The Campus Master Plan is our most visible form of guidance for determining the future of our built environment. In the upcoming year, we will begin to update the plan to reflect the new directions provided by the University Strategic Plan and university leadership. As with our current plan, we anticipate sustainability concepts being a clearly articulated part of every planning element in the revised plan and part of the thread that weaves our future campus together.

Your thoughts on the Campus Master Plan, our planning efforts and the role of sustainability in each are always welcome. I can be reached at rcg0011@auburn.edu.

The Campus Master Plan can be accessed here.

Thank you and War Eagle!

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A Letter to Those Interested in a Sustainable Auburn

Post Contributed by Dan Ballard, PLA, Landscape and Sustainability Division Manager, Department of Public Works, City of Auburn, Alabama

In his pivotal essay “Solving for Pattern”, Wendell Berry, the great agronomist, environmental activist, and poet, describes “good” solutions to problems of contemporary agriculture as those that are “in harmony” with the “larger patterns” in which it is contained.  Conversely, he describes bad solutions as those that “act destructively upon” those larger patterns.  All semantics aside, he may as well have titled his essay “Solving for Systems”, as the “patterns” he describes are all products of the interactions and relationships of interconnected networks of living and non-living things. And, although his essay’s focus was agricultural systems, his proposed approach to solving modern dilemmas transcends agronomy.

Whether we recognize it or not, our cities rely on a vast and intricate network of systems, commonly referred to as infrastructure, to support and sustain the basic services and functions we rely upon in our daily lives.  These infrastructural systems include our physical infrastructure (roads, water, sewer, internet, power, etc.), our social and educational infrastructure (schools, universities and colleges, community centers, hospitals, civic organizations, etc.), our economic infrastructure (banks, credit unions, business groups, chambers of commerce, etc.), our cultural infrastructure (performing arts centers, parks, sporting organizations, etc.), and, last but not least, our natural infrastructure.  The symbiotic relationship that exist between these systems can range between mutualistic, to commensal, to parasitic.  One of the great challenges of contemporary urban planning and design is to manage this network of “systems”, or “infrastructure”, in such a way that each is performing at the highest level of service possible, without degrading or diminishing other’s capacity to do the same (avoiding the parasitic end of the spectrum).  This can only be achieved through an intentional, strategic planning process, one that involves and engages the community, and, as Wendell Berry puts it, “is in harmony with the larger patterns that contain it”.  Well, the City of Auburn, Alabama, has been doing just that for the last 38 years!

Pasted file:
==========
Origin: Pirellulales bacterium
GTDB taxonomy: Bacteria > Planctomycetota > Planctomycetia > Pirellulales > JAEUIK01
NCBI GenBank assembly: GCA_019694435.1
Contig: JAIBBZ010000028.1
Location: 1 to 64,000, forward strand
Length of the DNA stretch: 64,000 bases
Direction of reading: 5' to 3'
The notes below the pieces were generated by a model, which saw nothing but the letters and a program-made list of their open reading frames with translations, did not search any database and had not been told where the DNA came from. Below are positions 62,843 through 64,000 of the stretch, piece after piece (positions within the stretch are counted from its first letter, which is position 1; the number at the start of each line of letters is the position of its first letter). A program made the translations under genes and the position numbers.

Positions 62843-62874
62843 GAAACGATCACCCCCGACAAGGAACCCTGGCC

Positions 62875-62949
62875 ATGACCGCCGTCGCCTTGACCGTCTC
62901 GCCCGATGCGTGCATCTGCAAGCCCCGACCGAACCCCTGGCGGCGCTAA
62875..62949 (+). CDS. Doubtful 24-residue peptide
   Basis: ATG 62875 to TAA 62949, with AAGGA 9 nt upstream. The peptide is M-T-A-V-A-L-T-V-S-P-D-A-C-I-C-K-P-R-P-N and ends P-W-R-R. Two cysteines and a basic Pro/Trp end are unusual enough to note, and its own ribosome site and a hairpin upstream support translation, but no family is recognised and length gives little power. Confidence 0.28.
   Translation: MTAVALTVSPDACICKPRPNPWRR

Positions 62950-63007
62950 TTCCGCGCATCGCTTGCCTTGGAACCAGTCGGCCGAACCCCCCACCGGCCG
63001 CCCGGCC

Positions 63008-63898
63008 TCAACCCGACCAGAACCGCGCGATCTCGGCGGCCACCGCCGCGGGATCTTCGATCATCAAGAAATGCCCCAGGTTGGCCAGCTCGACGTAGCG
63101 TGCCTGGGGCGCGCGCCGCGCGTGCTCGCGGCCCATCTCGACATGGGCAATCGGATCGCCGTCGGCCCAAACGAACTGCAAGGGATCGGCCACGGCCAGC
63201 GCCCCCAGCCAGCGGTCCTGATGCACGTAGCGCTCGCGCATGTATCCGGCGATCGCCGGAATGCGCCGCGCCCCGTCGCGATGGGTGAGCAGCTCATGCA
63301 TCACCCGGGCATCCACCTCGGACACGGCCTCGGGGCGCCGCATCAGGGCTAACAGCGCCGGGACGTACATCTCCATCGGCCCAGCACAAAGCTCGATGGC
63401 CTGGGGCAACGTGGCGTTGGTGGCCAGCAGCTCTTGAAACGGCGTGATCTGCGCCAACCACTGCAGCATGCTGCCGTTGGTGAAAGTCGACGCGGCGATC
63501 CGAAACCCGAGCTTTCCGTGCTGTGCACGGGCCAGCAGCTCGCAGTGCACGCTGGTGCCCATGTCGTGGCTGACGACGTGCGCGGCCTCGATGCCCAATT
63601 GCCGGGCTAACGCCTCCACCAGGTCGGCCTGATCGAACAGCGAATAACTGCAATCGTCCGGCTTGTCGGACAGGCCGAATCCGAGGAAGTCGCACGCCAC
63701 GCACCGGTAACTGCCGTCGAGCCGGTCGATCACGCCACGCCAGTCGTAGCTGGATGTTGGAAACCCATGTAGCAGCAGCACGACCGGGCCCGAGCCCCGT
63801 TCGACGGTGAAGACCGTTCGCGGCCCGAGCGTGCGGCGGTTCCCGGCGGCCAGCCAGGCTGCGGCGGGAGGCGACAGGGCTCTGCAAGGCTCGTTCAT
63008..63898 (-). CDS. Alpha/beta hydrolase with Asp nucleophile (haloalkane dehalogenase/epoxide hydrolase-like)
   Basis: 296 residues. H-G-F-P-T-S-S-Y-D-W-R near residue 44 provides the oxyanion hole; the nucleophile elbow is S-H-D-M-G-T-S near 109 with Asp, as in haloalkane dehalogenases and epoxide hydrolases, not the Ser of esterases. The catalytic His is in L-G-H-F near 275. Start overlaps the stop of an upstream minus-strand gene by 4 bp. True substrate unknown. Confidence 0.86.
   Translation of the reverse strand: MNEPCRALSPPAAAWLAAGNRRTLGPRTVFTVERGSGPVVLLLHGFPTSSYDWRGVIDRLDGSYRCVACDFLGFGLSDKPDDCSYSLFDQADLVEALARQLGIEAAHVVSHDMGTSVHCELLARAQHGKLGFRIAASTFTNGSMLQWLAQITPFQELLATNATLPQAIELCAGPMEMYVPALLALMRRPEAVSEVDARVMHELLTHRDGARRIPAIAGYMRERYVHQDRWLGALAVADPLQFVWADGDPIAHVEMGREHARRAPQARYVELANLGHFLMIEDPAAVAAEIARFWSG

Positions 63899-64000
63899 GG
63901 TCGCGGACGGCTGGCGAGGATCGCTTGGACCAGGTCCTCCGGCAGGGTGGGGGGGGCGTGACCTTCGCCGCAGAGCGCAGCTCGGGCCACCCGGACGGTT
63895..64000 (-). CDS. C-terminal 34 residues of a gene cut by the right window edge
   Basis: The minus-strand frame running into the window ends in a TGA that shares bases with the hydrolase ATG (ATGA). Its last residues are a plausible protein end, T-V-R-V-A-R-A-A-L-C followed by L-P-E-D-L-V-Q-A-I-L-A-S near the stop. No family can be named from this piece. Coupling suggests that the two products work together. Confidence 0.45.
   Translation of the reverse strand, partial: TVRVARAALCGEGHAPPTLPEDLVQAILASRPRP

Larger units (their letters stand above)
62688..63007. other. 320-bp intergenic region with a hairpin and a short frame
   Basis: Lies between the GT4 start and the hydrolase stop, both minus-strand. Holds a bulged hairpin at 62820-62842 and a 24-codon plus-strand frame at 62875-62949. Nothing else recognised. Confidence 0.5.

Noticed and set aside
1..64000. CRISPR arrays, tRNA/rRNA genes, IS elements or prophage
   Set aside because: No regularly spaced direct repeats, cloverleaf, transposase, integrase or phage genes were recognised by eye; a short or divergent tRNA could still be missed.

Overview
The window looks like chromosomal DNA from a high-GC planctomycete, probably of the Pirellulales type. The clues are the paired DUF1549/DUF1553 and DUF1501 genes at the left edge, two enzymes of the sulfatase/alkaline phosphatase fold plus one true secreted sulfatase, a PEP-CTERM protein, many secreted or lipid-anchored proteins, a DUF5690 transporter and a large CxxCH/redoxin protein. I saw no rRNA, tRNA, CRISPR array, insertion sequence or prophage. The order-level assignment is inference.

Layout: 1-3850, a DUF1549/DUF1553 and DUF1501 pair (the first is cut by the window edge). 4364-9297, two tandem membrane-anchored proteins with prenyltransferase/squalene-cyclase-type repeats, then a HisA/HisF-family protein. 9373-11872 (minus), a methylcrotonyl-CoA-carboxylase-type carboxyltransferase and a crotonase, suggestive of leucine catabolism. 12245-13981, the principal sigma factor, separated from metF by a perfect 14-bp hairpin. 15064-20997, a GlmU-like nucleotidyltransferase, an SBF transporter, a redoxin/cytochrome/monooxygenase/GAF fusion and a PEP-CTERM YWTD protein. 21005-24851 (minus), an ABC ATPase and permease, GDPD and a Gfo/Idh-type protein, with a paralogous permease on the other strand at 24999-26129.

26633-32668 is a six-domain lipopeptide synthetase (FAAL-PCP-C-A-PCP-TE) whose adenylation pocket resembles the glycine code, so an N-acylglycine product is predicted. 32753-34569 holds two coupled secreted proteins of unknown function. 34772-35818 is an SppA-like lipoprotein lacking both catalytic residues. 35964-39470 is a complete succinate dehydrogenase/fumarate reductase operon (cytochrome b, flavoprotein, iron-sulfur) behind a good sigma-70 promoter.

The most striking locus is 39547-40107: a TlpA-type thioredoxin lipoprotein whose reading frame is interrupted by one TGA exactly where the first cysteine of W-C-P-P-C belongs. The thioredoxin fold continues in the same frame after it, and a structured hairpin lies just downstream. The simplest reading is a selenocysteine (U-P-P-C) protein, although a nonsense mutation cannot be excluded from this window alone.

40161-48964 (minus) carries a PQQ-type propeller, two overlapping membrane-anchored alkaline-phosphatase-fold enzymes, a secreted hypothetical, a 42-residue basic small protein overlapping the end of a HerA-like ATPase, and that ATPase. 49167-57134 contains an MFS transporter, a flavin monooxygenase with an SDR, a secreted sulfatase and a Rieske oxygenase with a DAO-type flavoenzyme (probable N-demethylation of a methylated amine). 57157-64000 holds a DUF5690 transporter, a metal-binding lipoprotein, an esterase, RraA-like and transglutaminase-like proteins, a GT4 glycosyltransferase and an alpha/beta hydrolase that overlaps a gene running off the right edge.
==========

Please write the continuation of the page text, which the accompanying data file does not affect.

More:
The City began its long-running journey of systems-based visioning, planning, and governing in 1980, when the leaders at that time developed its first long-range, comprehensive community plan; Auburn 2000.  Since that time, the City has expanded upon that foundation with the creation of its Auburn 2020 Plan, and the most recent Comp 2030 Plan (last updated February 20, 2018).  In the simplest of terms, these plans are guiding documents, allowing community leaders to “see”, with great clarity, the interconnectedness of our total infrastructure (as described above) and make data-driven decisions about how to best support the community. It is the recognition of that connectedness that allows us to fully appreciate our Loveliest Village, and it is the careful measurement of it’s infrastructural systems that allow us to manage, and balance, our decisions regarding how to best sustain it.  These plans do not guarantee perfection, but, they do provide a road map for the continual pursuit of excellence in our public services.

I would encourage all those who are interested in making Auburn a more sustainable community, to first familiarize themselves with these plans.  They serve as a remarkable repository of information about how our City works, what we value, what our vision is, and what goals and objectives are necessary and requisite to make that vision a reality.  The knowledge acquired by familiarizing oneself with these plans only increases the chances that your ideas for Auburn, your aspirations for Auburn, and your “solutions” for Auburn to become a more sustainable community will be “in harmony” with those larger “patterns” in which they are contained.  The newly formed Landscape + Sustainability Division looks forward to hearing those ideas, aspirations, and solutions and is excited to support the City in its continual pursuit of excellence.

Click here to see the interconnectedness of the 2030 CompPlan.